It's wireless!!! I love that.  My life on the road seems to be a massive mess of USB hubs, USB 3 cables, power supplies, HDMI cords, and basically everything under the sun.  Anything that can avoid entangling me is a step in the right direction.

It's super lightweight too.  I was looking at holding-off and getting a display tablet like the Wacom Cintiq 13”HD, but it requires a power supply, it weighs more, and again, cables, cables, cables.  The Intuos Pro doesn't require any of that.

What I Don't

The learning curve is a great place for me to start here.  I honestly took so long getting used to it that it substantially slowed my processing down.  It was bad.  I committed to using it to edit an entire wedding, but after finishing ¼ of the images with the tablet I had to stop and go back to the old school way just to ensure I'd still make my deadline.  Does that mean I'm going to quit?  NOT A CHANCE.  It's just going to take me time to get used to it and for it to be as natural as my old processes.  Keep in mind I've been a full-time professional for years now, and this is a huge adjustment, you can't expect it to be simple and easy to adapt.

One incompatibility issue I had was linking the touch ring to the sliders, ie. Having the first touch ring function linked to exposure, the second to shadows, the third to highlights, etc.  Unfortunately Lightroom isn't programmed to have shortcuts to adjust each individual slider, so I had to program two of the other buttons to control jumping back and forth between sliders while the ring adjusts it left and right.  It should really be something where they should have foreseen that and communicated one company to another to fix that ages ago, but their customer support told me that's in the works.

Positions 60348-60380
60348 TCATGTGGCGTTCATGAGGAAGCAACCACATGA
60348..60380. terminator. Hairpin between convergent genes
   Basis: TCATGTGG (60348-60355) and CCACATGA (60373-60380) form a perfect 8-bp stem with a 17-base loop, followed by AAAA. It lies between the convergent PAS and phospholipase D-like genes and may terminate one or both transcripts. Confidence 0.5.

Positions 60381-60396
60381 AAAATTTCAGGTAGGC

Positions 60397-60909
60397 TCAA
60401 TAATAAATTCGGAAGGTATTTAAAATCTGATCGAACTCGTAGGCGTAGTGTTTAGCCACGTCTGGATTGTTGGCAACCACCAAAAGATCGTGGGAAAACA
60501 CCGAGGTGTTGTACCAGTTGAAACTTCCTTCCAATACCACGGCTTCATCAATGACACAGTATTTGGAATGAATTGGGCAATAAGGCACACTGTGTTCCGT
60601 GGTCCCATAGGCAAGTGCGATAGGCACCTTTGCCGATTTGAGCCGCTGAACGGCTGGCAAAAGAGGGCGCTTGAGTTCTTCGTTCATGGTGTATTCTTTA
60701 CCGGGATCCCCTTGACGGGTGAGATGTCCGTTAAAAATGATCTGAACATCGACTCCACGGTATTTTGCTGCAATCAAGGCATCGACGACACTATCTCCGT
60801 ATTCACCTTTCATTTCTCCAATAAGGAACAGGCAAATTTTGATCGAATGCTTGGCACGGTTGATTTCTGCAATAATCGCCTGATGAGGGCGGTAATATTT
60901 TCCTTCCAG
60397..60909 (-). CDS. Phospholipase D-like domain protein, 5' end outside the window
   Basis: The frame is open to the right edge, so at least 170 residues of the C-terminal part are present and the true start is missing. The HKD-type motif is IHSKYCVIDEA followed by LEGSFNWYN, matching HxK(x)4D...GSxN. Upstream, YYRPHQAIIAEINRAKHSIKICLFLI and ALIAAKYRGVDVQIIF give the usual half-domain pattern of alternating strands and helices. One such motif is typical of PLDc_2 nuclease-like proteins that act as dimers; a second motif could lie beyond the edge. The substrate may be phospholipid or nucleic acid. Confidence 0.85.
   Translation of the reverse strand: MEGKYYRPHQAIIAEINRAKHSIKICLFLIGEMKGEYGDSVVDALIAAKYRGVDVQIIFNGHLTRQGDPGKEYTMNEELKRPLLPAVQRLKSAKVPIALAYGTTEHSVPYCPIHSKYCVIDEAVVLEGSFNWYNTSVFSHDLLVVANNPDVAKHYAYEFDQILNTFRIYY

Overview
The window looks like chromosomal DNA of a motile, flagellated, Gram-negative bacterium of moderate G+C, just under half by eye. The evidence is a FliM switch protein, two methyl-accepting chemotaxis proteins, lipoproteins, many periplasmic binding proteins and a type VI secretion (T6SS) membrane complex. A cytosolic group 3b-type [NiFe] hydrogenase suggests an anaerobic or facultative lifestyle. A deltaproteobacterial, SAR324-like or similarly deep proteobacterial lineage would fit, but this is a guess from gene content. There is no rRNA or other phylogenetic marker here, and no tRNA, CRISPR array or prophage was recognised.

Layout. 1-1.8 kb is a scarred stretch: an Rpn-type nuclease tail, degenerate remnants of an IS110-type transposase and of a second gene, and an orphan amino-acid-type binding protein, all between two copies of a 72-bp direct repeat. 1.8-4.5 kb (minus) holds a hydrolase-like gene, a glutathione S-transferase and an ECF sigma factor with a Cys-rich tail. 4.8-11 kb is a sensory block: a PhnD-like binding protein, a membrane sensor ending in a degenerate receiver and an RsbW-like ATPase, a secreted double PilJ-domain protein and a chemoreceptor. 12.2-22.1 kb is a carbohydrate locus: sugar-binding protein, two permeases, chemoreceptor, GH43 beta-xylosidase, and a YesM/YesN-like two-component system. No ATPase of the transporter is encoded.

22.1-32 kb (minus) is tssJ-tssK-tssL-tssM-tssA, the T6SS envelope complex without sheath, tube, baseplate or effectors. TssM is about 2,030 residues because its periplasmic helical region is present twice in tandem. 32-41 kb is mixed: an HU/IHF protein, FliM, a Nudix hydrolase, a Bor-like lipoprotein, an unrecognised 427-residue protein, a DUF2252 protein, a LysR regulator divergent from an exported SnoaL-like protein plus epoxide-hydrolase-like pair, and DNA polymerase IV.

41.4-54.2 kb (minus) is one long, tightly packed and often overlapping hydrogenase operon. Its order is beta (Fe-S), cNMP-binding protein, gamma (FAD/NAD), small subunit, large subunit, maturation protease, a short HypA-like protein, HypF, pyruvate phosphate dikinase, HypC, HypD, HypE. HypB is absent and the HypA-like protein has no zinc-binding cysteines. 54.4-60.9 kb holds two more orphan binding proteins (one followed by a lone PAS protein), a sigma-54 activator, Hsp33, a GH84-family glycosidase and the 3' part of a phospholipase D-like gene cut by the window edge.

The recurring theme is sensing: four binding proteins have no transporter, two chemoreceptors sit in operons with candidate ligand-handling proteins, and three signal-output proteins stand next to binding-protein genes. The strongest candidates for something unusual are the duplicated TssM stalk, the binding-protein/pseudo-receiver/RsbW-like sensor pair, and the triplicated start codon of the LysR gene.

Another major point for me was that I am apparently horizontally-challenged.  I spend an inordinate amount of time adjusting crop and composition in post because I naturally shoot a little wider than necessary to err on the side of caution.  With that I expected that I'd be able to crop, zoom, and rotate with two fingers much like a phone's touch screen.  Unfortunately in the crop tool aside from rotating, Lightroom isn't quite compatible with those motions at present.  I called Wacom and asked about how to adapt and overcome because cropping was a huge expectation for me, so huge I assumed that it would have already (obviously) been included.  Apparently not.  Wacom says there's an update in the works, but until the day that gets released I'm going to have to sadly knock a point off for that one.

Smaller points:

  1. The touch area is deceptive.  I bought it thinking the whole surface would be touch sensitive, however it's really only the section in the little white rectangle.  I just felt like I was shorted.  Literally.  I mean, why even texturize and colorize the tablet if it doesn't reflect functional area?